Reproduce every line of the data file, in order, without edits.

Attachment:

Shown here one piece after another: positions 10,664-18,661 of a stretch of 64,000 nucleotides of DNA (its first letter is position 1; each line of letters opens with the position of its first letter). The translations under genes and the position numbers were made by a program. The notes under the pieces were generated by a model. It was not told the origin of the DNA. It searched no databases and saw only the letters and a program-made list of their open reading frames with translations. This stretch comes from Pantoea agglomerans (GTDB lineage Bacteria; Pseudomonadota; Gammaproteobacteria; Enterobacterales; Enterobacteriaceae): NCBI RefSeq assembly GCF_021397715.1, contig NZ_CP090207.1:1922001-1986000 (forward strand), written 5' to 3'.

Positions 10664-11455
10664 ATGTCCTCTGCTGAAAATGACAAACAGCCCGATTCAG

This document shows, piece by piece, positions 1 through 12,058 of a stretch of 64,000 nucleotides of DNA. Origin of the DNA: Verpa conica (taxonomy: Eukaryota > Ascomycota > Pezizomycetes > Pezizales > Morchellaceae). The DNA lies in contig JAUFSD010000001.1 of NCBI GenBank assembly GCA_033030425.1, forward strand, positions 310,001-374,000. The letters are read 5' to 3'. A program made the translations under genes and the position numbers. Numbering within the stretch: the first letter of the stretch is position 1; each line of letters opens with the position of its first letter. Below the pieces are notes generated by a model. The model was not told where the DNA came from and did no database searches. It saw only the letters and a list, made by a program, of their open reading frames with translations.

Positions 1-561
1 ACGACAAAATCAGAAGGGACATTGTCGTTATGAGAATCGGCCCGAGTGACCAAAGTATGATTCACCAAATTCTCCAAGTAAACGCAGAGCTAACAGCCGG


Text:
Shown here one piece after another: positions 10,664-18,661 of a stretch of 64,000 nucleotides of DNA (its first letter is position 1; each line of letters opens with the position of its first letter). The translations under genes and the position numbers were made by a program. The notes under the pieces were generated by a model. It was not told the origin of the DNA. It searched no databases and saw only the letters and a program-made list of their open reading frames with translations. This stretch comes from Pantoea agglomerans (GTDB lineage Bacteria; Pseudomonadota; Gammaproteobacteria; Enterobacterales; Enterobacteriaceae): NCBI RefSeq assembly GCF_021397715.1, contig NZ_CP090207.1:1922001-1986000 (forward strand), written 5' to 3'.

Positions 10664-11455
10664 ATGTCCTCTGCTGAAAATGACAAACAGCCCGATTCAG

This document shows, piece by piece, positions 1 through 12,058 of a stretch of 64,000 nucleotides of DNA. Origin of the DNA: Verpa conica (taxonomy: Eukaryota > Ascomycota > Pezizomycetes > Pezizales > Morchellaceae). The DNA lies in contig JAUFSD010000001.1 of NCBI GenBank assembly GCA_033030425.1, forward strand, positions 310,001-374,000. The letters are read 5' to 3'. A program made the translations under genes and the position numbers. Numbering within the stretch: the first letter of the stretch is position 1; each line of letters opens with the position of its first letter. Below the pieces are notes generated by a model. The model was not told where the DNA came from and did no database searches. It saw only the letters and a list, made by a program, of their open reading frames with translations.

Positions 1-561
1 ACGACAAAATCAGAAGGGACATTGTCGTTATGAGAATCGGCCCGAGTGACCAAAGTATGATTCACCAAATTCTCCAAGTAAACGCAGAGCTAACAGCCGG